Solly Flood and Sir James Cochrane - Thomas Vecchio and Patron
The story of the Mary Celeste - fact or fiction - has been written about too often to be able to add anything new. But Gibraltarians were involved in at least part of the story and as such it deserves at least a mention here.
The Mary Celeste
On a cold winter morning of 1872 a small American Brigantine called the Mary Celeste sailed out of New York harbour bound for Genoa with a first stop at Gibraltar. She was carrying a cargo of just over 1700 barrels of alcohol which were to be used to fortify wine. The master was Benjamin Spooner Briggs a man well known in Gibraltar as a confirmed abstainer and compulsive bible reader.
Captain Benjamin Spooner Briggs
Somewhat unusually Briggs had good company for the long trip across the Atlantic. He had brought his wife Sarah and his two years old daughter Sophia Matilda with him. The ship had a crew of seven. The second in command was the mate, Alfred Richardson.
Albert Richardson, 1st Mate of the Mary Celeste
The Mary Celeste was followed out of New York a week later by a small British brig called the Dei Gratia under the command of Captain David Reed Morehouse. He was a friend of Briggs and had dined with him in New York shortly before they sailed. Both bound for the Straits of Gibraltar the ships took more or less parallel courses across the Atlantic.
The Dei Gratia
Captain David Reed Morehouse of the Dei Gratia
Almost a month after the Mary Celeste had left New York Captain Morehouse came across the ship halfway between the Azores and the coast of Portugal. Captain Brigg's ship was moving erratically and appeared out of control. After failing to get a reply from her he sent his first mate - Oliver Deveau - on a small boat to board her.
Oliver Deveau 1st Mate of the Dei Gratia
Deveau found the Mary Celeste sea worthy and in good condition but his impression was that the crew had left in a great hurry. The chronometer, the sextant and the ships register were missing but they had left behind their oil skin boots. One of the two pumps was out of order, several hatches were unfixed and there was quite a bit of water between decks. The log's final entry showed that she had made the island of Santa Maria in the Azores about a week earlier.
Chart showing courses of the Mary Celeste and the Dei Gratia ( Unknown )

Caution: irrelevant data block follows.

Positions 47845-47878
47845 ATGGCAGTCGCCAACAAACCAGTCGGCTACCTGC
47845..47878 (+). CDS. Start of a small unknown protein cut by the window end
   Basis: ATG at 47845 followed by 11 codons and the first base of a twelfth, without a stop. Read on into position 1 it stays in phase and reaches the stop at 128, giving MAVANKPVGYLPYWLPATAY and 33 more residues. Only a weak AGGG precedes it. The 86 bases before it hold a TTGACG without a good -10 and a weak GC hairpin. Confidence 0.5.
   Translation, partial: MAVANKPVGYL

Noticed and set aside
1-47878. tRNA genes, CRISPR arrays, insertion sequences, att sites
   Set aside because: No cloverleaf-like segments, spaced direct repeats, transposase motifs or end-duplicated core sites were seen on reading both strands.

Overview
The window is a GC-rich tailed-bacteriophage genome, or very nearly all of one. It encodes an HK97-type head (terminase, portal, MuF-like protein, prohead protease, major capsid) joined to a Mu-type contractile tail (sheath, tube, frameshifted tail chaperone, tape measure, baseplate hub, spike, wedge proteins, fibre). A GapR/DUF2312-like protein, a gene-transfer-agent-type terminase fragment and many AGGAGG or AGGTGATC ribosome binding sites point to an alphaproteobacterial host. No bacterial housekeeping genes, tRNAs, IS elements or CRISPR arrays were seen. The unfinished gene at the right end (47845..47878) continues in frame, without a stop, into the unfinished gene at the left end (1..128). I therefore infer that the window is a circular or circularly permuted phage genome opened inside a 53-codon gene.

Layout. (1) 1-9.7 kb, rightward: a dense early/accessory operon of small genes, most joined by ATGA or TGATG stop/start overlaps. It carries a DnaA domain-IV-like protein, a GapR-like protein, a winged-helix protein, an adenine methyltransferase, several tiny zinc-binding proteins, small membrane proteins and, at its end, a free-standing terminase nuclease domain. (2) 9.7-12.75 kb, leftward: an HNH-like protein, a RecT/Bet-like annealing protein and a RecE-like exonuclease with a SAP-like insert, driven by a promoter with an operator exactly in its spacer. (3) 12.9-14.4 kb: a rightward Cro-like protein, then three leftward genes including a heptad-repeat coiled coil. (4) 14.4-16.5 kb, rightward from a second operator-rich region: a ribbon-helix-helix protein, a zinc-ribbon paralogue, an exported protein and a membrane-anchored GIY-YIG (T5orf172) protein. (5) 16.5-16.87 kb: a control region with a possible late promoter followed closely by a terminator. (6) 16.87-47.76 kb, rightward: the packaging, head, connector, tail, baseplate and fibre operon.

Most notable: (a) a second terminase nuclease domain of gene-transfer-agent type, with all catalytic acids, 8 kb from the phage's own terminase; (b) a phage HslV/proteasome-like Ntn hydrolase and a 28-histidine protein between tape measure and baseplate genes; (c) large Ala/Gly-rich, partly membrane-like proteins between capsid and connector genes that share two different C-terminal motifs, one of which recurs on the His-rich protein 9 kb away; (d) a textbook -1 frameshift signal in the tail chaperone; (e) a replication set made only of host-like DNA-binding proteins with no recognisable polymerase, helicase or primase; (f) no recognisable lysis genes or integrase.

Oliver Deveau took over the ship and with the aid of two seamen, Augustus Anderson and Charles Lund, sailed her to Gibraltar where within two hours of dropping anchor she was placed under arrest by the President of the local Admiralty Court, Thomas J. Vecchio.
Meanwhile Deveau convinced his Captain to claim salvage rights. Under maritime law anybody who salvages an abandoned ship is entitled to a percentage of the value of the vessel and its cargo. The law, of course, envisaged a wreck which the Mary Celeste was not.
The sighting of the Mary Celeste ( Unkown )
The Admiralty office in Gibraltar then set up a board of enquiry with Sir James Cochrane presiding as Judge. Sir James was the Chief Justice of Gibraltar. He was appointed Attorney General on the Rock in 1837 and spent the rest of his life there - in considerable comfort - in his house in Glen Rocky. When he retired in 1877, Lord Napier of Magdala - the Governor at the time - had this to say of him:
During the long time that Sir James Cochrane has presided over the supreme court at Gibraltar he has eminently maintained the high character of the bench. The clearness of his judgment, the wisdom of his decisions, and his personal character have commanded the respect of all classes of the community. He has done much for the lower classes, and his firmness and perfect fairness have helped greatly to dispel from the city of Gibraltar the crime of using the knife, which was unfortunately once so prevalent.This then was the man who would ultimately decide upon the case of the Mary Celeste.
Another prominent member on the board was Horatio Jones Sprague, a wealthy local businessman and celebrated American consul to Gibraltar. ( See LINK ) Frederick Solly Flood acted for the 'prosecution' in his capacity as Attorney General for Gibraltar - or to give him his proper title, Advocate General for the Queen in Her Office of the Admiralty.